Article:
Perhaps these assignments speak a lot of truth about what it is we are really following, and perhaps that’s something we should put some serious thought into. Jesus is the one thing we all have in common, why not define ourselves through Him and stop there?

Young People Walking in Meadow

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Gay Parents or No Parents. What’s Better?

holding-hands-380x252Like being a hair stylist or a bar tender, when you work in retail cosmetics people tell you their stories. It’s amazing to me sometimes how compelled people seem to be to talk when I have them in my chair. I’ve had people weep, spill their deepest secrets, and talk all kinds of crap about their next door neighbor. You get used to it after a while.

Last week I had an interesting one. I say interesting for several reasons… I was working with a woman who I guessed to be nearing 60. She was a kind, soft-spoken woman who struck me as being a little overwhelmed in her surroundings. It was no surprise to me at all when a conversation about her skincare turned into a conversation about her daughter who was going through a divorce. She felt her daughter was making a bad decision and was concerned for both her child and her soon to be ex-son in-law, whom you could tell she loved very much.

After that she went on to lament how the world was changing. She took a long glance around the store I work in and then quietly asked if I work with many gay men. It’s important to understand that I live and work in a small town. This small town is pretty liberal in its views– to an extent. But at the end of the day it’s still a small town and the majority of the people here are senior citizens. I replied that yes, having been with the company for nearly six years I had worked with quite a few gay men. She commented on how places like my store and salons always had lots of gay employees, and then with a look of plain confusion admitted that the gay men who’ve cut her hair had always done the best job. I was doing my best not to chuckle and agreed that I’ve had many male co-workers who are amazing artists.

I could see in her face that she had more to say and just about the time I thought she’d decided against it she stepped closer to me and her thoughts just started pouring out. She told me that she is a social worker and deals with the placement of foster children. A lot of her job has to do with monitoring how a child is doing in their foster home and sometimes seeing to the details of adoption when the fostering goes really well. She was particularly concerned over a set of parents she would be meeting in a couple of days, gay men, who were fostering a little girl who had been removed from a heartbreaking abusive home. It was clear without her having to say the actual words that her moral compass dictated that she believe there was no way that this gay couple could be good parents for the little girl, the trouble was that all reports were to the contrary. Everyone she spoke to who had visited the couple couldn’t say enough about how much these men love that little girl and how well she was doing in their care. There was nothing but praise for their parenting.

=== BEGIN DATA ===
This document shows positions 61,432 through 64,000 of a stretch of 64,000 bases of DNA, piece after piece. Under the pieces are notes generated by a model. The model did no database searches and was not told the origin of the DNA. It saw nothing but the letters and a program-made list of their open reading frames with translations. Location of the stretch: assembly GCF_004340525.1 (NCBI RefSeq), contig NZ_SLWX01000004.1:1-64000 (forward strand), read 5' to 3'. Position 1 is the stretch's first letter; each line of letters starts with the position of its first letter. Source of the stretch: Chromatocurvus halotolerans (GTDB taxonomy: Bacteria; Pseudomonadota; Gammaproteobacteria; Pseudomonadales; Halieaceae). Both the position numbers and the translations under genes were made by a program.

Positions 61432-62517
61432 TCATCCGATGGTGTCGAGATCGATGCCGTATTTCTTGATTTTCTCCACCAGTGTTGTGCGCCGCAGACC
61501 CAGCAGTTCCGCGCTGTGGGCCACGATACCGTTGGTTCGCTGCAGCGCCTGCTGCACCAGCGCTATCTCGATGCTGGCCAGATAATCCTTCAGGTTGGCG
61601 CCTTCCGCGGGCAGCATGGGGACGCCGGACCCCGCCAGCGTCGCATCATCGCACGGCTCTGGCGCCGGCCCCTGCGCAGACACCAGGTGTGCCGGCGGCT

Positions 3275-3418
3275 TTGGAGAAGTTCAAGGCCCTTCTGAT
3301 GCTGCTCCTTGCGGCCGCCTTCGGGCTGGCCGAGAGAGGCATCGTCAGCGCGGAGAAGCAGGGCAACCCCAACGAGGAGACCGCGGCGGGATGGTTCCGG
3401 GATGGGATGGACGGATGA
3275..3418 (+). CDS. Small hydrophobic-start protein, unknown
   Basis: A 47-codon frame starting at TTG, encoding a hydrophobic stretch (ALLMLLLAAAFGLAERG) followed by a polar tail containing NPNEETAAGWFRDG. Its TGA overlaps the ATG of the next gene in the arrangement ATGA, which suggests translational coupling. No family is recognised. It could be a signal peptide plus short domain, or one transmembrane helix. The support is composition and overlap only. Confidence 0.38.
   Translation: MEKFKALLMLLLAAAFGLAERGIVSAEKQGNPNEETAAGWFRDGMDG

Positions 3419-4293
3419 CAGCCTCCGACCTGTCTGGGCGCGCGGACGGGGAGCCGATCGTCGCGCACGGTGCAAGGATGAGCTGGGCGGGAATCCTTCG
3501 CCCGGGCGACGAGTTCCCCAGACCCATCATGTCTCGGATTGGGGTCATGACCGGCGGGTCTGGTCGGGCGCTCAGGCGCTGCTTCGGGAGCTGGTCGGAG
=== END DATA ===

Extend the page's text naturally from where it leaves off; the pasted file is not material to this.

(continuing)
As she spoke I could see the battle going on in her mind. Her face showed how she was weighing her genuine desire to see children safe and happy against her understanding of truth.  Right and wrong as she understood them were colliding in a way she didn’t know what to do with and were causing her to pour her heart out to a sales girl in a makeup store.

As I listened and wrestled with my own questions I felt compassion for this woman and grateful that she was wrestling too and not just making hard and fast decisions. Once she’d finished talking I asked  for myself as much as for her, “You said the little girl came out of an abusive home, can we trust God enough to believe that it’s better for her to be loved by two gay men than to be abused by a straight couple?”

In the moment I had forgotten where we were, that she was a client– we were just two people having a conversation about very real things in our world. As soon as the question was out of my mouth, however, I remembered and I was a little nervous that this was a little more than she’d bargained for out of her trip to buy cosmetics. Fortunately her response was one of gratitude, relief even. Maybe she just needed someone else to ask the question, I don’t know, but we both walked away liking one another better and with something to think about.

I’ve been thinking about it for a week now, actually I haven’t been able to get it off my mind.